Saturday, January 28 at 8 PM
The title of the Chilean film that opens this program, Somos +, means “We are more,” or “There are more of us than there are of you.” In the era of the Pinochet regime, this was asserted during certain organized acts of political resistance carried out by women, and the film shows how one such collective action functioned as a non-violent intervention into Chile’s rigidly-controlled public sphere. The remaining shorts of the program survey a very different sociopolitical and cultural climate, one in which forms of protest are now reliable fixtures of the street and the public plaza (even as some are still violently suppressed). This has led to a rethinking of the performance of resistance and staging of dissidence, a questioning of how they can be represented – and made manifest – in moving image culture, as demonstrated by the many fragmentary works here that were initially intended to be viewed on the Internet. CURATOR IN ATTENDANCE!
Doors 7:30 pm. $5 admission.
Somos +, Pedro Chaskel & Pablo Salas, Chile, 1985, 15′
A documentation of a protest organized by Mujeres por la Vida (Women for Life), a group of women from different political orientations united against the military regime. Defying a yearlong national stateof siege, a female-only march was staged across Santiago’s central Avenida Providencia.
Retrato n. 1 Povo acordado e suas 1000 bandeiras, Edu Yatri Ioschpe, Brazil, 2014, 5′
During one of the 2013 protests, amidst “the awakened people and their 1000 flags,” a protestor stands her ground.
Lavado de Banderas, Ignacio Rojas, Chile, 2015, 1′
Hombre Encadenado, Ignacio Rojas, Chile, 2013, 1′
Estudiantes exigen respuestas, Ignacio Rojas, Chile, 2012, 1′
La batalla del 21 de mayo, Ignacio Rojas, Chile, 2011, 1′
Nos están matando, Josefina Buschmann, Chile, 2015, 1′
Iglesia Tomada, Juan Francisco González, Chile, 2013, 1′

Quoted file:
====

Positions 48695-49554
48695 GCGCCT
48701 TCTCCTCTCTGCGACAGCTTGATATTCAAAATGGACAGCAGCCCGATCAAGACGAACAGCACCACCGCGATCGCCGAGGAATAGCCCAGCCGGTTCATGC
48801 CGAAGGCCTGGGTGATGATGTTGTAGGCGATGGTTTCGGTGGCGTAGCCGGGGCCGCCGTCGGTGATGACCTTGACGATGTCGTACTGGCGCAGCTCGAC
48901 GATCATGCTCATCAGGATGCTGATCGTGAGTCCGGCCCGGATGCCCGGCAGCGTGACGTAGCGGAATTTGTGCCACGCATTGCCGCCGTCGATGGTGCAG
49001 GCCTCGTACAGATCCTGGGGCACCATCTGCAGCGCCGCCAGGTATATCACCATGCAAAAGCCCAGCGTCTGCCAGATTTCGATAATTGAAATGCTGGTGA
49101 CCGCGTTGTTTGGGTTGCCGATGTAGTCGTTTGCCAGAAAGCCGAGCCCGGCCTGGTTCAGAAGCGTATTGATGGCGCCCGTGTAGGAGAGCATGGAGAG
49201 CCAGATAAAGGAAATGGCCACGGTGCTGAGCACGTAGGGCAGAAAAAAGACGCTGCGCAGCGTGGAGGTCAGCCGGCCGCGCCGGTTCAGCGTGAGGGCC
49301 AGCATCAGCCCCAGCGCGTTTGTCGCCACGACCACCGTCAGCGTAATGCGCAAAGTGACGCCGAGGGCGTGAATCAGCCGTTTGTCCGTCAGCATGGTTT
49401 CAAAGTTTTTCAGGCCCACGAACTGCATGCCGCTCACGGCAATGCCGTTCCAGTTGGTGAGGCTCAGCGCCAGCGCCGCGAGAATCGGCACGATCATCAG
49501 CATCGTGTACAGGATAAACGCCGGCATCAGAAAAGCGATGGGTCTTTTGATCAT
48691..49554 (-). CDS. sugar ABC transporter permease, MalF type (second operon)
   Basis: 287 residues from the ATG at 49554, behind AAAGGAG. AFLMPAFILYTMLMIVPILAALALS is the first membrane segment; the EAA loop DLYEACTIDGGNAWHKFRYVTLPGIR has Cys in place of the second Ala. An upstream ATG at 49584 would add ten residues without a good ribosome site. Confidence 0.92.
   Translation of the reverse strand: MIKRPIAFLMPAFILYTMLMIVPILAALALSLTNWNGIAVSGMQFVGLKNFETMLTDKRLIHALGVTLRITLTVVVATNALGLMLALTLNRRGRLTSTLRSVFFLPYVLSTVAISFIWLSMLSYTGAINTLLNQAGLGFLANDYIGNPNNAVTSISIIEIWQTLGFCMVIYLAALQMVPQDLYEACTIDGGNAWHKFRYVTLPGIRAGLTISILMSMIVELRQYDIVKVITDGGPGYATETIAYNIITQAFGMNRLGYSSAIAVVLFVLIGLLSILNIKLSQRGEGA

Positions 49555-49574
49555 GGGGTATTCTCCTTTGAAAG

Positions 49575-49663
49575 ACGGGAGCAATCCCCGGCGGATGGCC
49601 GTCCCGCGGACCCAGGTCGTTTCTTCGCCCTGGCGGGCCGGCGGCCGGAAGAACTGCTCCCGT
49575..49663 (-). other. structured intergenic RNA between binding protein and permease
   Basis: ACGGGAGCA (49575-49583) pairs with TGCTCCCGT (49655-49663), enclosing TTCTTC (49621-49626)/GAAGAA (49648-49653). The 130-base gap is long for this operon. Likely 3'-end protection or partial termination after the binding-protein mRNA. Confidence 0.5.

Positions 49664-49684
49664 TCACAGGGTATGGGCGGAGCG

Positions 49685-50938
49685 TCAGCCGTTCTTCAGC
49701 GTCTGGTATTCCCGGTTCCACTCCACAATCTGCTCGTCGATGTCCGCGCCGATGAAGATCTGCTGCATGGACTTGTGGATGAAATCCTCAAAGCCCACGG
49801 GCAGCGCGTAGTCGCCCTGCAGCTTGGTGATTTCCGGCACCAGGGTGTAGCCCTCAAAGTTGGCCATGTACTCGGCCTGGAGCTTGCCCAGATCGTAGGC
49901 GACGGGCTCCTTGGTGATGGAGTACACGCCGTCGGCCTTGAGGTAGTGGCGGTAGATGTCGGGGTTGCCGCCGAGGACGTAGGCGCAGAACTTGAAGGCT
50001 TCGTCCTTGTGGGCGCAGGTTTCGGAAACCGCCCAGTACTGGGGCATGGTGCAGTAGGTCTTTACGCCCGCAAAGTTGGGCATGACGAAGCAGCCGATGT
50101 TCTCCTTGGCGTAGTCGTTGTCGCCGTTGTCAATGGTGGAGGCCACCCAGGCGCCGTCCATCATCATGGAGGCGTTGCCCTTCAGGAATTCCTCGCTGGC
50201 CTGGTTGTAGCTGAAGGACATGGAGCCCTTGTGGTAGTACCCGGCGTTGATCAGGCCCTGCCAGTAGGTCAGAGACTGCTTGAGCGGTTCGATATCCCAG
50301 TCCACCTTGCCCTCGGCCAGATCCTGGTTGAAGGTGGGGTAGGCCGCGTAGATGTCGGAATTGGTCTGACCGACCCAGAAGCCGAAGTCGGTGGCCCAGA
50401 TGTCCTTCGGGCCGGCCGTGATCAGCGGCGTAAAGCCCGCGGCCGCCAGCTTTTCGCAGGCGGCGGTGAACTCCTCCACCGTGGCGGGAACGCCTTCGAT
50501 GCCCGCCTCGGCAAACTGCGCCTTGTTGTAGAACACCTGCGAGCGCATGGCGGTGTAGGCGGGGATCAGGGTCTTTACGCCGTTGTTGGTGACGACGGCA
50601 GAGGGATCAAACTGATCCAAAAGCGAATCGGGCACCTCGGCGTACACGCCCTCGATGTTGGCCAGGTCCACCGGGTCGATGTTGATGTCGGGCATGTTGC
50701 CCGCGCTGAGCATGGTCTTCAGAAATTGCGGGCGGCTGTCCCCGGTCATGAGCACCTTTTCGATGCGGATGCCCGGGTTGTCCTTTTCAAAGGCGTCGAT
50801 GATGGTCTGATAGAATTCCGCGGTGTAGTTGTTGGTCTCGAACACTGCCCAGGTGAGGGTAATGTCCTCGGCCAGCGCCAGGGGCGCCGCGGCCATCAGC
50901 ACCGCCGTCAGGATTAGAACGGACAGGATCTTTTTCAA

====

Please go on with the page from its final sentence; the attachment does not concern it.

Six shorts made for MAFI (Mapa Fílmico de un País – Filmic Map of a Country), according to the collective project’s formal parameters: immobile camera, brief duration, and direct sound.
Zonas de Rebelión / Dignidad en lucha, Los ingrávidos, Mexico, 2013, 2′
A “text-manifesto expressing the feelings of the majority of rural educators in Mexico,” produced during a five-month-long occupation of the Plaza de la Constitución.
Transmisión / Desencuadre, Los ingrávidos, Mexico, 5′
“…where the politicization and materialization of one aspect of the film grammar, the framing / misframing duality, spreads from the bustling (hormigueante) complexity of a process of transit.” (Los ingrávidos) Radio reports analyze staged photographs we do not see, showing the victims of a mass murder committed by Mexican soldiers.
2 de Octubre / Lejos de Tlatelolco, Los ingrávidos, Mexico, 2013, 4′
An acousmatic voice “for which an event impossible to internalize remains distant, an event that in its remoteness does not cease to make foreign the narration of an event that should not have taken place.” (Los ingrávidos) The voice reads from José Emilio Pacheco’s “The Voices of Tlatelolco,” about the military’s 1968 massacre of unarmed students.
Transmisión / Percepción, Los ingrávidos, Mexico, 2′
A brief dialogue between Marianne Renoir (Anna Karina) and Pierrot (Jean-Paul Belmondo) and a short description-reading from Pierrot le fou about painter Diego Velázquez – these intersect with a visual moment to constitute the outline of a perception and the occurrence of the Idea of el pueblo, ofa meeting. (Los ingrávidos)
Transmisión / Bruno 1600, Los ingrávidos, Mexico, 2′
A monologue-turned-fragment meanders, wanders, hangs around, and poses as a living thought in certain image. Thinking externalized by a voice materially sourced in the film Two or Three Things I Know About Her but that insists ideally as meditation and reflection of the Italian philosopher, poet, and martyr Giordano Bruno. (Los ingrávidos)
Inflamável, Rodrigo Abreu / Mariana Bley, Brazil, 2014, 9′
An artistic ritual, a consecration to the fire of words, anxieties, wishes, desires. Of all that needs and deserves to be transformed. Using the cultural and religious syncretism of Brazil – Candomblé, Umbanda, Catholicism, shamanism – this video performance proposes art as processing channel, as ritual, art, and revolution. (Abreu / Bley)